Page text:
The Last Jews in Berlin: An unhappy but essential read


The Last Jews in Berlin by Leonard Gross is not a happy read, but it is an essential read. Reissued by Open Road Integrated Media, the book is based on the stories of seven Jews who survived World War II by living underground in Berlin. Such Jews were known as “U-Boats.” The book is based on interviews of the survivors conducted in 1967 and 1978.

Gross points out that in Germany, the resistance was largely passive, wherein Germans sheltered, fed and smuggled Jews.   The righteous gentiles in this book are “average” (as opposed to socially prominent) folks of great courage and humanity.

The Jews interviewed in the book—-also “average” folks—-have enormous faith in their deliverance, and great strength to endure horrible living conditions and ultimate tragedy. They are the beneficiaries of miraculous luck.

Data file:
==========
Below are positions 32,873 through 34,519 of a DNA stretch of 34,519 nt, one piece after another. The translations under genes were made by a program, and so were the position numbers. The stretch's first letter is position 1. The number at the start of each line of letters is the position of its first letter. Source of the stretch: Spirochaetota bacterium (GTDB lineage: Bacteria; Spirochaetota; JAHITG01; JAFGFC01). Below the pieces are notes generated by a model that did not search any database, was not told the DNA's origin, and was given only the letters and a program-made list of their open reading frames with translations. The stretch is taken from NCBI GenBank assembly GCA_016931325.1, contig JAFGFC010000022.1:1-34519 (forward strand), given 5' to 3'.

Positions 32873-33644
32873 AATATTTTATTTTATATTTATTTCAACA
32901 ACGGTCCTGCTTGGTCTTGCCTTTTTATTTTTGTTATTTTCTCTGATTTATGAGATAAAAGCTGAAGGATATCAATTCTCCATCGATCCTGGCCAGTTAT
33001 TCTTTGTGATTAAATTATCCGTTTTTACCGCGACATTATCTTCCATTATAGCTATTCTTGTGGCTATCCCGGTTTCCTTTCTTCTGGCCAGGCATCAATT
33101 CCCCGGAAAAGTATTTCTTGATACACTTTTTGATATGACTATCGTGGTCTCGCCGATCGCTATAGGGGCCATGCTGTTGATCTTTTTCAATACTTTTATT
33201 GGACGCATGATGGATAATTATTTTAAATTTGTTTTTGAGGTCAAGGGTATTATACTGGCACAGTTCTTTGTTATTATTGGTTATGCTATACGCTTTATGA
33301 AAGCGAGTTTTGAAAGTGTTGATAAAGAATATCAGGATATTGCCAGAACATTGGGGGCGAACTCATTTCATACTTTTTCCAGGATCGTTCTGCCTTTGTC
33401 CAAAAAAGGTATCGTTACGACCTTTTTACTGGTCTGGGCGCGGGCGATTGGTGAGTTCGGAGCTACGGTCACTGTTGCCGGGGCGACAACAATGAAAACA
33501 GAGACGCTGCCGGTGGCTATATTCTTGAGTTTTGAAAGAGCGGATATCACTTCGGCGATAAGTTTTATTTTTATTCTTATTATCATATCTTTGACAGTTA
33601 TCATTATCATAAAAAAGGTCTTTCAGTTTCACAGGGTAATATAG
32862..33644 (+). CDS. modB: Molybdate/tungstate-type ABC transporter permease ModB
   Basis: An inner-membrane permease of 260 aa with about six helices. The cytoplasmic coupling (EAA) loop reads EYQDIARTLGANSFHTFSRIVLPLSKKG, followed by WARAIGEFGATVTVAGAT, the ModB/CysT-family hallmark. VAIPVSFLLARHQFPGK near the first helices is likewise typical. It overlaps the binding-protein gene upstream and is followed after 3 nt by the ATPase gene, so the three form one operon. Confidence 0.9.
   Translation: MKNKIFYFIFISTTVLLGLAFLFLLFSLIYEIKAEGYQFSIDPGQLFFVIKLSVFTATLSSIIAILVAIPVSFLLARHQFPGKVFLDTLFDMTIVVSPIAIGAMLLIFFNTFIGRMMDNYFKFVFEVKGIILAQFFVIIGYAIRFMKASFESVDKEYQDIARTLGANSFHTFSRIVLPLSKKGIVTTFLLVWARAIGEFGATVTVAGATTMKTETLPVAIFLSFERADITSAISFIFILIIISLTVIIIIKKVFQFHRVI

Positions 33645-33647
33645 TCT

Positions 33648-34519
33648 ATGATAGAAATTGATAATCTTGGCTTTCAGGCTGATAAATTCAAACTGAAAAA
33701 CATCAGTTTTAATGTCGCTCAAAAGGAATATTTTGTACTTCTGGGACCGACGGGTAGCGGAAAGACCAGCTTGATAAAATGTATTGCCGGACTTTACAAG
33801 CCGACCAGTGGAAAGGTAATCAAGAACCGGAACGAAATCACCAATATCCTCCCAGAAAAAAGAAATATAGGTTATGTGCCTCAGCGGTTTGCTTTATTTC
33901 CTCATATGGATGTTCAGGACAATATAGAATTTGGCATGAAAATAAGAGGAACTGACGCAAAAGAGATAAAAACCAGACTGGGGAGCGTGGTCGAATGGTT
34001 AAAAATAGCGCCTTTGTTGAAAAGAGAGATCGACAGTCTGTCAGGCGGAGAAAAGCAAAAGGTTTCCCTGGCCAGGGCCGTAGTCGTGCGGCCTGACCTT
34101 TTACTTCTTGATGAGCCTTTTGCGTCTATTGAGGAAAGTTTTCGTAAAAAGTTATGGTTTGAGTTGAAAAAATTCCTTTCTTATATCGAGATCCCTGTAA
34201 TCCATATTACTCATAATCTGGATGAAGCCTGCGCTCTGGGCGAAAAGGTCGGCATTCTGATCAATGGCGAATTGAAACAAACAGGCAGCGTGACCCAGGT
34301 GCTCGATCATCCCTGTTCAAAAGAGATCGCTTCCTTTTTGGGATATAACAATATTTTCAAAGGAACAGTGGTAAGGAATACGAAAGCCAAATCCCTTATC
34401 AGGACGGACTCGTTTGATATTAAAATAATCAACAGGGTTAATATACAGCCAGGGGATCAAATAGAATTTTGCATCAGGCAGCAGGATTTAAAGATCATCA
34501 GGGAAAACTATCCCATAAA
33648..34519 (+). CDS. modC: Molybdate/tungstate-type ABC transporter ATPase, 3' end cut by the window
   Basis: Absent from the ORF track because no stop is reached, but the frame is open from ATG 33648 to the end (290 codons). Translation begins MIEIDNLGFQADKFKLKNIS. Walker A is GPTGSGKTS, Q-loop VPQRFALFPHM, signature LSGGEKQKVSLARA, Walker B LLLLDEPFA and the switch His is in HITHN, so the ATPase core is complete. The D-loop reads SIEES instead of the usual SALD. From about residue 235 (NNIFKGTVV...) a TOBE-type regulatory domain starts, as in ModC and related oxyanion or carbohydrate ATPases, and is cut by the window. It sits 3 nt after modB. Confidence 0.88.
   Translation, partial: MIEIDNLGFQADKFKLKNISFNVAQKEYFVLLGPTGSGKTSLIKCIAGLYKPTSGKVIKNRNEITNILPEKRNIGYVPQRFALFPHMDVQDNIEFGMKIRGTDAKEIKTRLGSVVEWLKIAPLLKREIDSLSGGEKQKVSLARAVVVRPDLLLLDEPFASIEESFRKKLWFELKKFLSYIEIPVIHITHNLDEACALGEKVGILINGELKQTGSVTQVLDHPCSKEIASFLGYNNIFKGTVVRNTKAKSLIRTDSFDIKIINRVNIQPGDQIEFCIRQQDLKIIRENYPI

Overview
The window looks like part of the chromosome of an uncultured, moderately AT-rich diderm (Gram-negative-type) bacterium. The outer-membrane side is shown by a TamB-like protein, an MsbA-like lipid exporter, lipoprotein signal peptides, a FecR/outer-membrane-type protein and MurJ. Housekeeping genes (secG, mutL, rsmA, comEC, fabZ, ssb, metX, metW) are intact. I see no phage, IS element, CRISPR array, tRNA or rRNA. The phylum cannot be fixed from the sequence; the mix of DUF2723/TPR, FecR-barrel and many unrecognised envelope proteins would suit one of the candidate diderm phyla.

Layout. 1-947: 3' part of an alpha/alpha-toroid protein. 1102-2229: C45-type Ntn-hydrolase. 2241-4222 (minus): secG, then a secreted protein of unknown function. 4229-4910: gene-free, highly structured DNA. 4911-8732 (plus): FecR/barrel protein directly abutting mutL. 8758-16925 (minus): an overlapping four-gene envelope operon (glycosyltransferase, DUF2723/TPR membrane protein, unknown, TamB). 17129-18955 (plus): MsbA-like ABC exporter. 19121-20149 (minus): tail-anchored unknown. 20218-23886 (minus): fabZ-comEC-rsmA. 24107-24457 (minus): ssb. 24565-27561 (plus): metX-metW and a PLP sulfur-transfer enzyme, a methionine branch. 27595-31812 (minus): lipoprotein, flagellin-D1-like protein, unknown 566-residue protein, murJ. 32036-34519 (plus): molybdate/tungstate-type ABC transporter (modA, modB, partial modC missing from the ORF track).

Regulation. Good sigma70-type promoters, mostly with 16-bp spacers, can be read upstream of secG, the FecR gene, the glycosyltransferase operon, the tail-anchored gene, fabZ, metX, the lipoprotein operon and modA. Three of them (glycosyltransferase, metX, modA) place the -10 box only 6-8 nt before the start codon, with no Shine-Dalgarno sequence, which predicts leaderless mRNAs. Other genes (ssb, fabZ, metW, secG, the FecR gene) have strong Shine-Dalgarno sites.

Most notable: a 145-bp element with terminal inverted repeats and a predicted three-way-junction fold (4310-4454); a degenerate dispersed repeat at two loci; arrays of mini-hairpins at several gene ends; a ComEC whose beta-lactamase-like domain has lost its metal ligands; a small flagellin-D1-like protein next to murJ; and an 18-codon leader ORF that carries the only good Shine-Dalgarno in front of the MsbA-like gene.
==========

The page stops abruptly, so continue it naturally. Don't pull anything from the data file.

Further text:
While most of the righteous gentiles in the book acted on their own, the Swedish congregation in Berlin had an informal network, which hid Jews in the church building and arranged for their escape to Sweden under false identities and forged documents.

The Last Jews in Berlin is a valuable resource for persons interested in daily life in the Third Reich. The book is a tribute to the heroism of the survivors and their protectors.